IWH Bankruptcy Update: Bankruptcies Stabilise at a Low Level; Number of Affected Jobs Remains High

The number of companies declaring bankruptcy in Germany was very low in September, and no significant increase is expected in the coming months. By contrast, the number of jobs impacted by corporate bankruptcies remained elevated in September; monthly layoff figures have increased significantly since the beginning of the year. These are the key findings of the IWH Bankruptcy Update, a monthly monitor of insolvency statistics published by the Halle Institute for Economic Research (IWH).

Authors Steffen Müller

The number of corporate bankruptcies stabilised at a low level in September 2020. According to the IWH Bankruptcy Update, 702 companies declared bankruptcy last month, a year-over-year decline of approximately 25% (see Figure 1). Nevertheless, job losses attributable to bankruptcy have remained high, primarily due to the size of the companies going bankrupt. In September, the largest 10% of companies declaring bankruptcy (in terms of headcount) employed a total of nearly 16,000 people. The equivalent figure in January was 6,700.

“Bankruptcy filings have presumably been depressed by government stimulus measures in combination with the temporary suspension of the requirement to report bankruptcy,” says Steffen Müller, head of the IWH Department of Structural Change and Productivity and the director of its Bankruptcy Research Unit. Although the partial reinstatement of the obligation to file for bankruptcy on 1 October could lead to an increase in filings, Müller does not believe a wave of bankruptcies is in the offing this year, as other economic stimulus measures – such as the extension of the government’s short-time work programme – have given many companies additional breathing room. Müller also notes that changes in bankruptcy code are anticipated in the coming months, making many companies hesitant to file this year.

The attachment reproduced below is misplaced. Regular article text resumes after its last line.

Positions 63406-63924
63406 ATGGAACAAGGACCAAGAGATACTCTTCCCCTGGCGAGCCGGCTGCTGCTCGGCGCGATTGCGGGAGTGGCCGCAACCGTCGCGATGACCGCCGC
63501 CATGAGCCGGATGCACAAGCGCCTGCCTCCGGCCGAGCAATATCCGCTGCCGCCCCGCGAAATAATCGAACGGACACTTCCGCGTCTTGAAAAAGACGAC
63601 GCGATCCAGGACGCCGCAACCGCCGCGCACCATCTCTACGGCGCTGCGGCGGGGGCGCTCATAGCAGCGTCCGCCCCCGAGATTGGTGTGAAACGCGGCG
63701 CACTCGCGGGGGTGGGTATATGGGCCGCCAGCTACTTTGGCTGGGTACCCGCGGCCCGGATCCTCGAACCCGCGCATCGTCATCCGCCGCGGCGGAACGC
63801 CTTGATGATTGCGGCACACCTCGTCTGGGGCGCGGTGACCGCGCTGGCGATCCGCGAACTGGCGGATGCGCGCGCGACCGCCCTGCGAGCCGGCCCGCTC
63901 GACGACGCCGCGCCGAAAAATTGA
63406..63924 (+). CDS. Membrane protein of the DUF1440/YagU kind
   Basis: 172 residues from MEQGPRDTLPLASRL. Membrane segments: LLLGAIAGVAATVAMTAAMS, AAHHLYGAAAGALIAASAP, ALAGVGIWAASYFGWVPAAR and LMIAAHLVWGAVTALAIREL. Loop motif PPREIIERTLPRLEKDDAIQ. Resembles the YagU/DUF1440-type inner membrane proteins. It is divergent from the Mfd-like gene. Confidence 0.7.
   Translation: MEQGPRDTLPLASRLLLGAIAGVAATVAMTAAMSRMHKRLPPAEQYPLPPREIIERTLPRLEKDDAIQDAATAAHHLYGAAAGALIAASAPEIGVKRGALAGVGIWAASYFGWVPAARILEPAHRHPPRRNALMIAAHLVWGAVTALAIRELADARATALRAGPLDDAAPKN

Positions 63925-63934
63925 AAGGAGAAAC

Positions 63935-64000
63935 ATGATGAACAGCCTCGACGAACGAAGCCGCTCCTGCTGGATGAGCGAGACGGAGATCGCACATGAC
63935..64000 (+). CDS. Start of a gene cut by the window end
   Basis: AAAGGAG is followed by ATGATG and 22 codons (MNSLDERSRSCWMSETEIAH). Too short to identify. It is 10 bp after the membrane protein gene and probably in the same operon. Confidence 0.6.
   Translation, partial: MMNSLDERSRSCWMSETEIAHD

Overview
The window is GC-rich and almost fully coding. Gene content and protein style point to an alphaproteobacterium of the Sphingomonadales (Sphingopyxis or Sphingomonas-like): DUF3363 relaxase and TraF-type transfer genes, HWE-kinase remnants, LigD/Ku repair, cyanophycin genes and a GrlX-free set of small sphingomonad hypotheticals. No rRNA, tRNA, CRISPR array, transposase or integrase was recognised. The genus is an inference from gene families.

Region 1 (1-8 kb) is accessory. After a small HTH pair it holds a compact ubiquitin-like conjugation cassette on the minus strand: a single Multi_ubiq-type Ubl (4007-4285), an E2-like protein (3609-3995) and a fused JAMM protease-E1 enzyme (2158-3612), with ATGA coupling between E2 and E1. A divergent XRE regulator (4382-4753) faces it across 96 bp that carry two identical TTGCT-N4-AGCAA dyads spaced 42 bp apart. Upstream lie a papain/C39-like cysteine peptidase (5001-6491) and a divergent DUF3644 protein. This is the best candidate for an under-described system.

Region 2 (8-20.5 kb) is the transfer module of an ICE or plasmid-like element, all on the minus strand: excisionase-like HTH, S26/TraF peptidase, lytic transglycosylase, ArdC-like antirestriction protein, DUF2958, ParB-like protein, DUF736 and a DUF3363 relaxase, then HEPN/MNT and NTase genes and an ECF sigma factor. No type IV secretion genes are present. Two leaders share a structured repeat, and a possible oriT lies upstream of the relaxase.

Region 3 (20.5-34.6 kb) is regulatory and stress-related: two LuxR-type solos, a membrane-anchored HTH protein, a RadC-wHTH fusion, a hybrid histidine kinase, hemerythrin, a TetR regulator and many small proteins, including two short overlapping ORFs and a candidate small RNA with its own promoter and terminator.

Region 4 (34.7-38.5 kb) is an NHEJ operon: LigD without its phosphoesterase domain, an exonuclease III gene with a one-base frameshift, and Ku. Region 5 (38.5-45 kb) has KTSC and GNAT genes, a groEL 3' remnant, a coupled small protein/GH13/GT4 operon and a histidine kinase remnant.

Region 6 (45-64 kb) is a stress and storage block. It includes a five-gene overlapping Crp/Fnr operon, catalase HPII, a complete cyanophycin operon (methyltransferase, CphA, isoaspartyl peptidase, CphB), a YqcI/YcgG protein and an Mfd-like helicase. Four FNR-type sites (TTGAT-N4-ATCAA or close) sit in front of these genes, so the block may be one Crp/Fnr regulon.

According to Müller, if the economy continues to gain strength, a wave of bankruptcies in 2021 is unlikely, even given the full reinstatement of the filing obligation. “Instead, we may see a gradual rise over a longer time period," Müller says.

The IWH Bankruptcy Update is a flash indicator, delivering fast, reliable information on insolvencies in Germany two months ahead of the comprehensive official statistics. It is based on public bankruptcy announcements of German courts combined with balance sheet information of the concerned companies. Because substantial delays can occur between a bankruptcy filing and public disclosure, some of the current numbers reflect bankruptcies that happened several weeks or months ago. Due to its longstanding expertise, e.g. visible in the publications of the IWH Bankruptcy Research Unit, the Institute belongs to Germany’s leading investigators of the causes and consequences of corporate bankruptcy.

For more on the IWH Bankruptcy Research Unit and the methodology underlying it, please visit https://www.iwh-halle.de/en/research/data-and-analysis/iwh-bank ruptcy-research/.

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